As our African of the week, we are profiling Zimbabwean billionaire businessman, and philanthropist, Strive Masiyiwa.
Masiyiwa is the Founder and Executive Chairman of the telecommunications, technology and renewable energy company Econet Global. He was recently appointed African Union Special Envoy to mobilize the private sector response to Covid-19. The businessman has won numerous accolades and gained international recognition for his business expertise and philanthropy, and is considered one of Africa’s most generous humanitarians.
Masiyiwa also funds initiatives in public health and agriculture across the African continent.
This week, the billionaire businessman has, through his ‘Re-Imagine Rural’ initiative, completed a 100KW solar power project at Ndolwane in Bulilima. A district in Matabeleland province of Zimbabwe.
The Reimagine Rural Initiative has been active for a few years, with a mandate to promote entrepreneurs with solutions to improve rural Africa. In February 2019, Masiyiwa and his wife Titsi pledged $100 million to fund rural entrepreneurs for ReImagine Rural Initiative in Zimbabwe. Following through on the project is the recently completed 100KW solar plant which will support 70 businesses in Ndolwane, Bulilima district.
While breaking the news on his Facebook blog, Masiyiwa stated that Ndolwane was chosen as the first site of the ‘Re-Imagine Rural Ugesi Minigrids’. According to him, “some are using the power to irrigate market gardens to sell vegetables, while others are planning to do a major poultry business using its power. We are expanding its power line grid to eventually reach a 10km radius”.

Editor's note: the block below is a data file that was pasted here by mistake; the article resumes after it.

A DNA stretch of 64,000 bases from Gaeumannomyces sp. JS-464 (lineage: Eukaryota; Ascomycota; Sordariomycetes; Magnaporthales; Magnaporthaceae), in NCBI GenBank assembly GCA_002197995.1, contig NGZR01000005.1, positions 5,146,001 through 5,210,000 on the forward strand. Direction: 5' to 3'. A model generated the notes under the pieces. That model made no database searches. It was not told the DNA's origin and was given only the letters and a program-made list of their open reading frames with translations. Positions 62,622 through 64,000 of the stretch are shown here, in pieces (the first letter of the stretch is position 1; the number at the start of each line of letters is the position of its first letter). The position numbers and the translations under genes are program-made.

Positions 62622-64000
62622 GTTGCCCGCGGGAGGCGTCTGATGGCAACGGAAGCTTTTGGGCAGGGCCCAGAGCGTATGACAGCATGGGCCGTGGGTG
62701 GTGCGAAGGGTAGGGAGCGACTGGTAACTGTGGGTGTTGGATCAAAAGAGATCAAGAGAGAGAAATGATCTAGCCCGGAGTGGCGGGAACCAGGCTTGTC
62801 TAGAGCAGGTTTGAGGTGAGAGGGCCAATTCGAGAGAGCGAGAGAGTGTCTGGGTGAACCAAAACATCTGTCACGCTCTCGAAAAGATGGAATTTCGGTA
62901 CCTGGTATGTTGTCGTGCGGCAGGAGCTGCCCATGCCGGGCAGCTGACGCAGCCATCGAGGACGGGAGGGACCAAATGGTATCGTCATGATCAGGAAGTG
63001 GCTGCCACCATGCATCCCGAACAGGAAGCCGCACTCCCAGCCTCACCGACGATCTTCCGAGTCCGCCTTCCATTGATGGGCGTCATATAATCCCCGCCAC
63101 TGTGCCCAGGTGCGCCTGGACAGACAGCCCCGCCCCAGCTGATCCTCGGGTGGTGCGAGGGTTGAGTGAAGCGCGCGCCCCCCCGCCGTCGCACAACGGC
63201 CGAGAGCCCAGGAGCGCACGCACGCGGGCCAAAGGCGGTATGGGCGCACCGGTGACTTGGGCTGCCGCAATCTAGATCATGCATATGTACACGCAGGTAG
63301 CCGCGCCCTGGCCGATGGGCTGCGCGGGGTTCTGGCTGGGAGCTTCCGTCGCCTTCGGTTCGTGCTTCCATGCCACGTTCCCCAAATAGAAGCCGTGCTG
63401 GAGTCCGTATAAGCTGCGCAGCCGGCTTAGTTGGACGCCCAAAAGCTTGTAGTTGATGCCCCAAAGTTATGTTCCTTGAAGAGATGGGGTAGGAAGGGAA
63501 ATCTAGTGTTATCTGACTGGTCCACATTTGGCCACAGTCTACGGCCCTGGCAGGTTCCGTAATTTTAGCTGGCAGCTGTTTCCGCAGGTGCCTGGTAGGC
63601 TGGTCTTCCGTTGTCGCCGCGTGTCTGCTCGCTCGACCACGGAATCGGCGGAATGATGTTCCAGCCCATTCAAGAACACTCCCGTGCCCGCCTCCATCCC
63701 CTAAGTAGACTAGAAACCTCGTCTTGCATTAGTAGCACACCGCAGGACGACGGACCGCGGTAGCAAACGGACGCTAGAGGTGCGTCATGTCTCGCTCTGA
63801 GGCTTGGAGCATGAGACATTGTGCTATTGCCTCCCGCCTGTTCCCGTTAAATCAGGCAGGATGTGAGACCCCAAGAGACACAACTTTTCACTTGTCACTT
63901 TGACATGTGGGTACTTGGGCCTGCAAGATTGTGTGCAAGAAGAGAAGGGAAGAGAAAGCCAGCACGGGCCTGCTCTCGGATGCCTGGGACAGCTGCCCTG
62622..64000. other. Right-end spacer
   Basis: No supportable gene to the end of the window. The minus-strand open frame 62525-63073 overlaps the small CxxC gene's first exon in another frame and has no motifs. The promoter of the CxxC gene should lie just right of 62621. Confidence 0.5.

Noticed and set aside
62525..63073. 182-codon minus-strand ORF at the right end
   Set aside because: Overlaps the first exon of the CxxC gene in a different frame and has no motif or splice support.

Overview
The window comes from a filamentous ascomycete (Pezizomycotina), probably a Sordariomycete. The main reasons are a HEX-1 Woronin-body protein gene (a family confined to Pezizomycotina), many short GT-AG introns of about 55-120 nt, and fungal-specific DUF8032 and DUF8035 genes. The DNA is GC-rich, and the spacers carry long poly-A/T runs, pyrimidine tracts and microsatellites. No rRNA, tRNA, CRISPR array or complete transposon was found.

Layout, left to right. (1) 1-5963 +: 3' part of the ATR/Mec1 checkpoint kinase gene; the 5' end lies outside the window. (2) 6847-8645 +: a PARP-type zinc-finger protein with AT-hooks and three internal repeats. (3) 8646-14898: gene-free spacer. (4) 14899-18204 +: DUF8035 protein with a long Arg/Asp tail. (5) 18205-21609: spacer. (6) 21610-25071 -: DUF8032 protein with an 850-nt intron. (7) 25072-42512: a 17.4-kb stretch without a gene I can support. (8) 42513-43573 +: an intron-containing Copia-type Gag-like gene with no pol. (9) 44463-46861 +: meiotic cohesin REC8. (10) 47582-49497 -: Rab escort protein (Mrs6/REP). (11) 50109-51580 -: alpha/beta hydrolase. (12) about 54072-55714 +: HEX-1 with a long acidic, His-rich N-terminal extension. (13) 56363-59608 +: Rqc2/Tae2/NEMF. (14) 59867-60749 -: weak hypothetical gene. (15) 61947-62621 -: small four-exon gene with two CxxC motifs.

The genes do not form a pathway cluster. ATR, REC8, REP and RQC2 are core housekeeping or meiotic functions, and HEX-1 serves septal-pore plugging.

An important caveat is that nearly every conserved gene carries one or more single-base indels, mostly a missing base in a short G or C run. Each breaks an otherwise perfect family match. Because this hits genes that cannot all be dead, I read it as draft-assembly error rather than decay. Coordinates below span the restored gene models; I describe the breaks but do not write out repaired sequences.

He further stated: “We have just bought our own water drilling rig, and as soon as it arrives, we plan to drill deep well boreholes in places like Ndolwane, where it is dry. It will help communities with market gardening and water for their cattle.”
Ugesi Minigrids currently has ten other sites under construction around the country. The organization aims to transform rural communities with cost-effective, reliable solar power.
He noted this as his vision of how rural Africa can be Re-Imagined. His vision has drawn a lot of interest outside Zimbabwe. “Several global philanthropists have asked for presentations on how this model can be used in other African countries. This excites me,” said Masiyiwa.
“Even with the pandemic, we are still Re-Imagining. It might slow us down, but it will never stop us.” He added.
Masiyiwa has also been at the forefront of fights against the impact of the pandemic in Zimbabwe. He has so far donated 45 ventilators, 100,000 COVID-19 test kits and pledged to pay striking doctors and nurses in the country to compel them to return to work.
Recently, in his capacity as the African Union Special Envoy to mobilize the private sector response to Covid-19, he is leading a private partnership to start local manufacturing of Covid-19 equipment. He is working with fellow philanthropists such as Sir Richard Branson, British business magnate, and founder of the Virgin Group, and Canadian billionaire internet entrepreneur, Jeff Skoll. The group has identified two pieces of equipment which will be manufactured in South Africa.
By Boma Benjy – Iwuoha